Thursday, February 9, 2012

Memories of boobs and snowmen.

A friend of mine died about seven years ago in a car wreck. I thought of her tonight as I read an article about the Superbowl flub with the rapper chick that flipped off the whole world (what an idiot, by the way.) And yes. I was just hearing about that. On the night of the big game the most I did about it was make a snarky remark on facebook about how I was practically unaware there was one. Truth is I can't watch the big game, still. My friend died in 2004. We were studying together in front of the tube and watching it and as I was glancing down at a notecard she chirped out, excited: BOOB! Boob! I saw a boob! I glanced up. Fully expecting the screen to be enveloped in a boob and sorely disappointed. It took a minute to understand as she explained that Janet's boob had popped out. I was still deeply disappointed. I naively thought they'd show it in the little screen, since it was a sporting thing and they do that, but sadly, no. That night was one of my fullest memories of her. She had made Valentine's cookies for her husband and he was munching on them and making sarcastic comments, because sarcastic comments to him was like breathing, and I had never seen that side of her before. The cute wife. They offered me a cookie. I can't remember if I had one or not but I remember her insisting. 
We went right back to studying, me muttering the whole time about missing a boob, and her getting us back on track with our studying. I seem to remember her flashing me, to get me to shut up about it already and back to studying but I might be remembering that wrong. Maybe it was her husband, which would have been much more disturbing. 
I remember how dedicated we were to the program we were in. That we went right back to studying after laughing about the mishap. She had made him the cookies early for some reason that I can't remember and I remember her remarking somewhat sadly that she had wanted something special for Valentine's. That was the year we got snow. In Texas. Real snow too. Like from Northern states. Snow that you could make snowmen out of. I was sadly further down in Texas and only got to experience the Texas-version of snow which is cold spit and slush. She called, chirping excited again: SNOW! Real snow! We made a snowmen, hold on a sec and I'll send you a picture. I sadly informed her my phone didn't receive pictures. Oh well, she went on happily, we made snow angels too! I was disappointed again, feeling like I missed it. It didn't occur to me until, well, now, how cool it was that she got snow on her last Valentine's.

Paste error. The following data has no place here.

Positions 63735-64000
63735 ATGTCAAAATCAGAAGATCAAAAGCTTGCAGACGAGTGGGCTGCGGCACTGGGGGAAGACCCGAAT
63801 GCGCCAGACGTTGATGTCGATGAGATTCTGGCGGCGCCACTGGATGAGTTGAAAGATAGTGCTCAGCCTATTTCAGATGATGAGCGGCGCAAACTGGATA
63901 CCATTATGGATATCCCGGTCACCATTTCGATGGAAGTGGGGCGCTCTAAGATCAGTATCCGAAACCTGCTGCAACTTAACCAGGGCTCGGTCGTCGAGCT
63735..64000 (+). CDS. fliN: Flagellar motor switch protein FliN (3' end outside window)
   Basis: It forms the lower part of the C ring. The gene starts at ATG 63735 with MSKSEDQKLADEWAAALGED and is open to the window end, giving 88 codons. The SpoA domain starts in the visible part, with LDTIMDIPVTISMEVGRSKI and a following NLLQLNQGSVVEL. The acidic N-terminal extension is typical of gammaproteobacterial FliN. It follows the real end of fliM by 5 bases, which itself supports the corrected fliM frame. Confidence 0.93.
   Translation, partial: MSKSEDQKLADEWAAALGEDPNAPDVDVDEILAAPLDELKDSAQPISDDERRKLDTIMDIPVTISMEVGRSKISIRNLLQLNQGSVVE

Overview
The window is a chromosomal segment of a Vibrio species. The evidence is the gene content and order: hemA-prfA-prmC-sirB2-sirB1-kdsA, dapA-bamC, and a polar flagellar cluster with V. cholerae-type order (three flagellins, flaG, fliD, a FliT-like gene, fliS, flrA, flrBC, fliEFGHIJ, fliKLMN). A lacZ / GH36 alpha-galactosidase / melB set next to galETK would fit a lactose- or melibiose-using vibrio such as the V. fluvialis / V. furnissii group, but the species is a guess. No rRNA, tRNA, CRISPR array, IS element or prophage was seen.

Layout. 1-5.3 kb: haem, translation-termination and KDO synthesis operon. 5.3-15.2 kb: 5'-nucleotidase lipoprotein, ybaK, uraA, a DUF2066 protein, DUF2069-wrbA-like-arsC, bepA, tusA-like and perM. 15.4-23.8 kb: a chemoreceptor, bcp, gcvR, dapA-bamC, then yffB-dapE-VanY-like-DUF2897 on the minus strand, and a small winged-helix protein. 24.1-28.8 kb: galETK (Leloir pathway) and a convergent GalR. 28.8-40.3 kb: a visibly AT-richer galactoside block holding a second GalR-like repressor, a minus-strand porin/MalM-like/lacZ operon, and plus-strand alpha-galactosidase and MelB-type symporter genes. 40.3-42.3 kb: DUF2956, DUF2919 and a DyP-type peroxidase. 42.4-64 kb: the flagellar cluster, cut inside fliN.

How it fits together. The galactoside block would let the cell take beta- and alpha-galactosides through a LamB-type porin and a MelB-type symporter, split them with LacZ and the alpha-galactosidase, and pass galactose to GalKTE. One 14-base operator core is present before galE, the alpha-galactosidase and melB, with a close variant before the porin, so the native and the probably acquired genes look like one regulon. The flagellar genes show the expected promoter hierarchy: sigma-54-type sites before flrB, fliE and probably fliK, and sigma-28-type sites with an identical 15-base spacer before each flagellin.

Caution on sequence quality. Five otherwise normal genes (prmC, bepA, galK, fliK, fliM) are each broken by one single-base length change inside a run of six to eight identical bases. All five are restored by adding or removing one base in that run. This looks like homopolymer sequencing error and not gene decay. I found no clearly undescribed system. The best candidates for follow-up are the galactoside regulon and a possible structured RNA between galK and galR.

Just before she died it was like she was on fire. Coming alive in every sort of way possible. One of our classmates had dyslexia so she read him off the notes into a recorder. We had to train in the mornings together to work on jumps and the week before she died she nailed the jump. Spinning around with a "yes!" dance that made me pretty sure she'd be able to jump over the moon soon enough. The day she died she was like gold. Every task accomplished with skill and speed and she was practically flying with excitement. She did so well at our last project the instructor made her stop so others could work on it and as we walked out to our cars I remember being surprised she was going back. But of course. She was going back to help others. Because that was the kind of person she was. Someone who brought along the whole class with them when she succeeded. Most people would make study notes and pass them out to close friends, she gave them to all. 
The hardest part for me was that she had worked so, damn, hard for it and then... The best part is the memories. The shining blue eyes full of energy. The wicked sense of humor. The way she loved by acting. What others merely thought of in their best moments she seemed to always just do. 
She died in April but usually for me the sadness starts in February. Each year it gets a little better. So I have hope. I have hope for my friend who lost her husband last February that it will get better even though right now it's hard as hell. I think, a key, might be in sharing the memories. In capturing the golden bits they left and not forming an idol but flinging them straight back to heaven to glitter the stars. And time seems to lessen the sharpness of the hardest parts. Here's to all who have lost someone, may you find comfort in your grief and hope in your sorrow. 

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